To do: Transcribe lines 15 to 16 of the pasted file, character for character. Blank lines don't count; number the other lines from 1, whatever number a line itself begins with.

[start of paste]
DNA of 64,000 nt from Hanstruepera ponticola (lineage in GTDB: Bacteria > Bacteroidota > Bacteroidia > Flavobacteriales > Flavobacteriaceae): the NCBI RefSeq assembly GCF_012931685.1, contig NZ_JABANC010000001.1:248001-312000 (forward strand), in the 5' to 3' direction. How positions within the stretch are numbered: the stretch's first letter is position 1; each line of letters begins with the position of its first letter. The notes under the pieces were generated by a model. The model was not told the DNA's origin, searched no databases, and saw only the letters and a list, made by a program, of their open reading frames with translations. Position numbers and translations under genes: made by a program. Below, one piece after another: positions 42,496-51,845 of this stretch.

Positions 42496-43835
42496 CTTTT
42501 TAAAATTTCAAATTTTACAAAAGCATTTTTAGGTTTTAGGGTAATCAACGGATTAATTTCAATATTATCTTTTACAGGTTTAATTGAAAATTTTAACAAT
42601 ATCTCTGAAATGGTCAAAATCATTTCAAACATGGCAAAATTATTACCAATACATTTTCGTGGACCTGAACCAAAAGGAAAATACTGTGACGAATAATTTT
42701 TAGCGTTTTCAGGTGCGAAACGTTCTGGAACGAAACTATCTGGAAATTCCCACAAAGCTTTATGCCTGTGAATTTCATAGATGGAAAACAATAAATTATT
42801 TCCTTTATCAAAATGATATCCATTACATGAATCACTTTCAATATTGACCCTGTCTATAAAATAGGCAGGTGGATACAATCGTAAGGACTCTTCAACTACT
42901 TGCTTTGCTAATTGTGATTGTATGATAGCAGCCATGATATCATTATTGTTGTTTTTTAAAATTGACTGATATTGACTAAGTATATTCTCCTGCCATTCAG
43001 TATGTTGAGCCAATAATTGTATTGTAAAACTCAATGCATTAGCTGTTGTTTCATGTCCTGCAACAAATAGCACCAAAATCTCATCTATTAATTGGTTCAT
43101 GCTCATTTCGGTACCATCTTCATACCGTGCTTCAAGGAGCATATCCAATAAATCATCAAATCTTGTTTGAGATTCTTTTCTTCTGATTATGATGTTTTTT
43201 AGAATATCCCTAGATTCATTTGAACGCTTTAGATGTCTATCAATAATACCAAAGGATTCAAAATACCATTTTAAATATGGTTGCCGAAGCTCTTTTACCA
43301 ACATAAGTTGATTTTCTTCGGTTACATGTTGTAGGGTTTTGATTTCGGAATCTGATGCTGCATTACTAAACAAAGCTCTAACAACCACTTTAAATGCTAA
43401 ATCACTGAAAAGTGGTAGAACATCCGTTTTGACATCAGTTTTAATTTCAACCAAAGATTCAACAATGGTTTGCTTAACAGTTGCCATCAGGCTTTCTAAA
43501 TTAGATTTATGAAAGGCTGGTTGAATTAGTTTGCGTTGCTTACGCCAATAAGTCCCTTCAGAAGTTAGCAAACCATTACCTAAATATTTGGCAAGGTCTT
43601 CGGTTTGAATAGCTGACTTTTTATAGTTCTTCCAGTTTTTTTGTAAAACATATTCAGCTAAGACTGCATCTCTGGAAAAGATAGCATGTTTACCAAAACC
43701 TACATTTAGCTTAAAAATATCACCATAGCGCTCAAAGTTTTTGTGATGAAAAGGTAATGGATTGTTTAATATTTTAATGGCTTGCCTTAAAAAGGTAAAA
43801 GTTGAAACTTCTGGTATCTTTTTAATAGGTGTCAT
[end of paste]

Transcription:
43601 CGGTTTGAATAGCTGACTTTTTATAGTTCTTCCAGTTTTTTTGTAAAACATATTCAGCTAAGACTGCATCTCTGGAAAAGATAGCATGTTTACCAAAACC
43701 TACATTTAGCTTAAAAATATCACCATAGCGCTCAAAGTTTTTGTGATGAAAAGGTAATGGATTGTTTAATATTTTAATGGCTTGCCTTAAAAAGGTAAAA